Birding for beginners

5 tips to get started birding or bird-watching

Wildlife & wild places

Tips & Guides


Emily Kowalski | TPIN

Birding, intentionally watching and listening to birds, can be a fun and meaningful way to connect with wildlife and the natural world around you. It can be done nearly anywhere — on an outdoor adventure, while walking in your neighborhood, or even simply looking out your living room window.

Birds will make you laugh, fascinate you and make you wonder what it’s like to see the land from a sky high view. Birding has even been linked to lowering levels of depression and anxiety.

It also gives bird populations a better chance to persevere. The more we observe them, track where they are going and when they get there, the better we can protect them. This is essential when you consider that bird populations have declined by three billion in North America since 1970. In other words, in just 50 years, more than one in four birds have disappeared from our skies.

If you’re ready to take up birding as a hobby, here are 5 tips for getting started.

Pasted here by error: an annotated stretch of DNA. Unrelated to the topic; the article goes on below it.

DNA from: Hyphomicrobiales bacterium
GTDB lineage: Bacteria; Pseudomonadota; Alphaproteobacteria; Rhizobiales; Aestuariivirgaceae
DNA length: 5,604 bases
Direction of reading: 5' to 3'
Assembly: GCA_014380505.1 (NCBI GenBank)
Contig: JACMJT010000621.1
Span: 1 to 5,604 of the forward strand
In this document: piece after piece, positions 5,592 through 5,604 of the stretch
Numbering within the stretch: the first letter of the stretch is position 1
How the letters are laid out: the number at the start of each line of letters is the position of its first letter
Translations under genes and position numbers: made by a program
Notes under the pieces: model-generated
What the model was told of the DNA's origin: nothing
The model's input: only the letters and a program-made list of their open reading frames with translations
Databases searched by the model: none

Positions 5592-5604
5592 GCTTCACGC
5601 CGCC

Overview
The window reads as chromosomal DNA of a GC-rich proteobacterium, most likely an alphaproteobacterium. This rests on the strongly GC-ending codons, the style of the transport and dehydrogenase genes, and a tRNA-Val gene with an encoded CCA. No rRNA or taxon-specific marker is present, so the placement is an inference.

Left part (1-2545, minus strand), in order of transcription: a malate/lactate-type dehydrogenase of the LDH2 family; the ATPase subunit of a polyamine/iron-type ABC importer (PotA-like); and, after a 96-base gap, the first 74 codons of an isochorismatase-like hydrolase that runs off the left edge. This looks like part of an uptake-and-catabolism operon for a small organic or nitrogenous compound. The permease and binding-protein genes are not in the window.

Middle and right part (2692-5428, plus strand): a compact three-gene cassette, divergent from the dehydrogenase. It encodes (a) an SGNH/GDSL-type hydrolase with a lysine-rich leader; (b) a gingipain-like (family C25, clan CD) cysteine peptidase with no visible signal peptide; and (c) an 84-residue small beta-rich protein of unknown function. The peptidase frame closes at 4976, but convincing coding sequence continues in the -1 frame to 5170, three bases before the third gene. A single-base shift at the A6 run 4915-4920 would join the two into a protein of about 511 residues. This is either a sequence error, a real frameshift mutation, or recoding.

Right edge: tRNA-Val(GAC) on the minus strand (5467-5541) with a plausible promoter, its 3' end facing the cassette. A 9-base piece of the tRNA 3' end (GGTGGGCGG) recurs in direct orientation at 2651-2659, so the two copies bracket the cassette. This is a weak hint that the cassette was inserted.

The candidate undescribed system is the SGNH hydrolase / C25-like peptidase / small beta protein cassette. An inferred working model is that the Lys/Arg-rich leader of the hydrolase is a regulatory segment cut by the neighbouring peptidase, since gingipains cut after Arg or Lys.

Tips for beginner birders:

1. Start in your neighborhood.

You don’t need fancy binoculars or to visit a remote location to enjoy birding. The next time you hear a bird call or see a wing flutter, pause to appreciate the birds around you even if you are just in your backyard or community park. I love a good trip to a wildlife refuge or large natural area to view wildlife, but most of my birding happens at Humboldt Park in Chicago, a short walk from my house.

Plus, by birding in your own neighborhood you can also gain a greater understanding of the ecosystem where you live.

2. Be quiet and listen.

If you talk to a seasoned birder they will probably tell you that they usually hear the bird before they see it. Even in a busy city like Chicago with the noise of cars, trains and people, I can hear the distinct call of sandhill cranes when they are migrating overhead. Bird songs and calls can be easy to stop and listen for, but you have to really listen. Sometimes the noise indicating a bird is nearby isn’t even its call, instead it is the rustle of leaves or the tapping of a tree.

3. Get help with bird identification.